There’s plenty of gravel and distortion in the backing, but for all Allison’s voice is relatively low in the mix, it’s still clear and strong, which means this doesn’t just sound like yet another deliberately self-sabotaging lo-fi pop artist hiding behind their own effects – there is plenty of fuzz, but it is used with care and to really, really good effect.

I love a duet, and standout tunes for me would be the duet with Sam Cook-Parrott on Lupe, a tune he co-wrote, as well as You and Supermoon – all lovely singing, with a really nice sense of strength, brought by the insistent pace of the artificial percussion. It just rattles along, even through the songs which themselves seem to waver a little more.

It may have a slight air of vulnerability to it, but that’s really just her voice, and even so it’s pretty minimal, but these are (generally short) sharp, self-contained pop songs and this is an excellent record.

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Waiters – What For Art Thou

waiters Ahh, Waiters. I was writing about Sex Hands earlier today, and that put me in mind of our first Split 12″, recorded back in the Winter of 2011 I think, and if I recall Waiters were the first band we actually recorded.

I’d had plenty of good results with the Toad Sessions by then of course, but I was still nervous, and the Waiters songs are the first and (and to date still the only) songs where I personally have made technical mistakes which threatened our ability to use the actual recordings themselves.

It turns out that by sheer good fortune we were able to work around my errors and for all they were one of the most low-profile bands on that Split 12″ (except maybe Dolfinz who seem to have quietly drifted off into non-existence) I am still so proud of the songs they did with us – that sense of sad, lazy melancholy still feels to me like some of the best stuff I’ve ever recorded.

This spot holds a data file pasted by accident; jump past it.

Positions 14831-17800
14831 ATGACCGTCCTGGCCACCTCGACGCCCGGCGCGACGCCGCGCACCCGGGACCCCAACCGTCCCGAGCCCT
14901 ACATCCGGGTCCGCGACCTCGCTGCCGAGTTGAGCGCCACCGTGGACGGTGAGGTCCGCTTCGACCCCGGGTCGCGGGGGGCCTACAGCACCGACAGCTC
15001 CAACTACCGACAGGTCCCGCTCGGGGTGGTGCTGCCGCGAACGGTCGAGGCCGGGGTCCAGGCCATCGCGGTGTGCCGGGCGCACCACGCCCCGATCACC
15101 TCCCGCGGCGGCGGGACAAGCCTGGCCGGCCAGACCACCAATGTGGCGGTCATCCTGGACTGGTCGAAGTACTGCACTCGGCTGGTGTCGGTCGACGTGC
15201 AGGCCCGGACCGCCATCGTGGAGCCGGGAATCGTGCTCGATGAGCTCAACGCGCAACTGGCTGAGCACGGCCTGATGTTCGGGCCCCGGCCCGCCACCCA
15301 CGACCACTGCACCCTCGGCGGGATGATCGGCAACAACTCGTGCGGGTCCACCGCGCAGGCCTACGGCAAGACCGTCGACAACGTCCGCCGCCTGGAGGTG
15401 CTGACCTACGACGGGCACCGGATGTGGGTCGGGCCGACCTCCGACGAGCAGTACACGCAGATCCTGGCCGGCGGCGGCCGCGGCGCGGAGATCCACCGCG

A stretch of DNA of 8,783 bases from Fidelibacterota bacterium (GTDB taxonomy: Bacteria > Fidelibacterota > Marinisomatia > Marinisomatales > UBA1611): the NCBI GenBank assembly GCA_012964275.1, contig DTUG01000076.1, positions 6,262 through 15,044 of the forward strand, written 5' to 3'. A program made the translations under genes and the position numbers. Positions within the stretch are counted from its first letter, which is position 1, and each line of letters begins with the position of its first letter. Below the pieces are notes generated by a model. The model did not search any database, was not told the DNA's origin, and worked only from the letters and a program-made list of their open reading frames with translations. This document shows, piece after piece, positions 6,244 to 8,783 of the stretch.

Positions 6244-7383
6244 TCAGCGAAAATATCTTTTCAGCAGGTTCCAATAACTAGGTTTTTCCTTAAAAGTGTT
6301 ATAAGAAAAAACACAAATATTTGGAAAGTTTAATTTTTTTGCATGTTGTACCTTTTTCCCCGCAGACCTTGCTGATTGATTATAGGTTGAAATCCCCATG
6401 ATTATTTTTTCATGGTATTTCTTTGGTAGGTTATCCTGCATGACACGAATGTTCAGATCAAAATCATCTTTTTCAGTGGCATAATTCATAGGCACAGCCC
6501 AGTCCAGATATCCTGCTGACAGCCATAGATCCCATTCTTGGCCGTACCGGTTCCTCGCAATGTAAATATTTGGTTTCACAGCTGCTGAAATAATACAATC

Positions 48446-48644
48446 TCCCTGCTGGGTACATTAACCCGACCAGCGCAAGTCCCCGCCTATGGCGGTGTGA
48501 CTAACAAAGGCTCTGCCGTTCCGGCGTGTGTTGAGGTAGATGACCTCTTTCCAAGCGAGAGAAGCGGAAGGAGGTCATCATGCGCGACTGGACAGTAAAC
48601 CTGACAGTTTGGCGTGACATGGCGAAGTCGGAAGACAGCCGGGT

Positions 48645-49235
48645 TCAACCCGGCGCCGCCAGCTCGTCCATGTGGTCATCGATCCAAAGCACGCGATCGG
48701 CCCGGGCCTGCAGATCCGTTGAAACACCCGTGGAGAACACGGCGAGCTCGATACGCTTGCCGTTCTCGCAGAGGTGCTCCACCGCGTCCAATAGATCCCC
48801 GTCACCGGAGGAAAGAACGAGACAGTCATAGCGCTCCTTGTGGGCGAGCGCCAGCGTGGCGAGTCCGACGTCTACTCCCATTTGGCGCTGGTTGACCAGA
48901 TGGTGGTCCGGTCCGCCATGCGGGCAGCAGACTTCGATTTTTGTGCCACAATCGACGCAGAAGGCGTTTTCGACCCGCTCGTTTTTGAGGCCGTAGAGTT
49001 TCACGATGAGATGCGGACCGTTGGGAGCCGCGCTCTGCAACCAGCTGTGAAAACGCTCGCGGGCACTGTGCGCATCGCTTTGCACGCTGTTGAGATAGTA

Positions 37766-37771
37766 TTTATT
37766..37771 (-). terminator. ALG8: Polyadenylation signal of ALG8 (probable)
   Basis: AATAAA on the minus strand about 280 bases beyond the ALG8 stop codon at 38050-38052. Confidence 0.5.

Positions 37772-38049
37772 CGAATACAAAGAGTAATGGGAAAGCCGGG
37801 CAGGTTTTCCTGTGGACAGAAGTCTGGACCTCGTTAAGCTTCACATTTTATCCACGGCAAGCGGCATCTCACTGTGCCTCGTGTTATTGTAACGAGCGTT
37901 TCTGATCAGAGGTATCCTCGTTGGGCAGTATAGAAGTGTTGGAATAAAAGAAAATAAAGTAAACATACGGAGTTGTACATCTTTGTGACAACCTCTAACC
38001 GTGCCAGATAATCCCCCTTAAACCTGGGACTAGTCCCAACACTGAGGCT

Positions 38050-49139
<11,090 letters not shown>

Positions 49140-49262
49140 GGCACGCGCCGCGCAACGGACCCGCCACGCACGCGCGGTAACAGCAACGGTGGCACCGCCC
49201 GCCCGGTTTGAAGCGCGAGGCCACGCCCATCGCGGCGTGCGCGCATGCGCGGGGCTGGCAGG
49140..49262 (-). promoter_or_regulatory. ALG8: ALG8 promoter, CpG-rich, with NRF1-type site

I offered to help them record an album in the same way afterwards, but for apparently they wanted to work at a slightly slower and more deliberate pace. It’s a shame, but that kind of thing happens with bands, and you can’t push anyone into something they aren’t entirely comfortable with, particularly not at this level where none of us are getting rich out of any of this.

Anyhow, Jon moving to the States seemed to put the brakes on a Waiters album permanently, but I forgot that a while back they asked me about this recording. I loved the songs, but at the time I said that I thought it would be financially a bit crazy, because 12″s are expensive to press, and you can only really sell a four-song EP for so much.

CF Records in Belfast, however, seem to have disagreed, which is excellent news. They specialise in short-run and limited edition releases, and clearly have a lot more experience in this area than I do, and I am delighted this release has found a way in the end because the songs are fucking ace. If you look at the rest of their releases you’ll see what I mean – so much good stuff.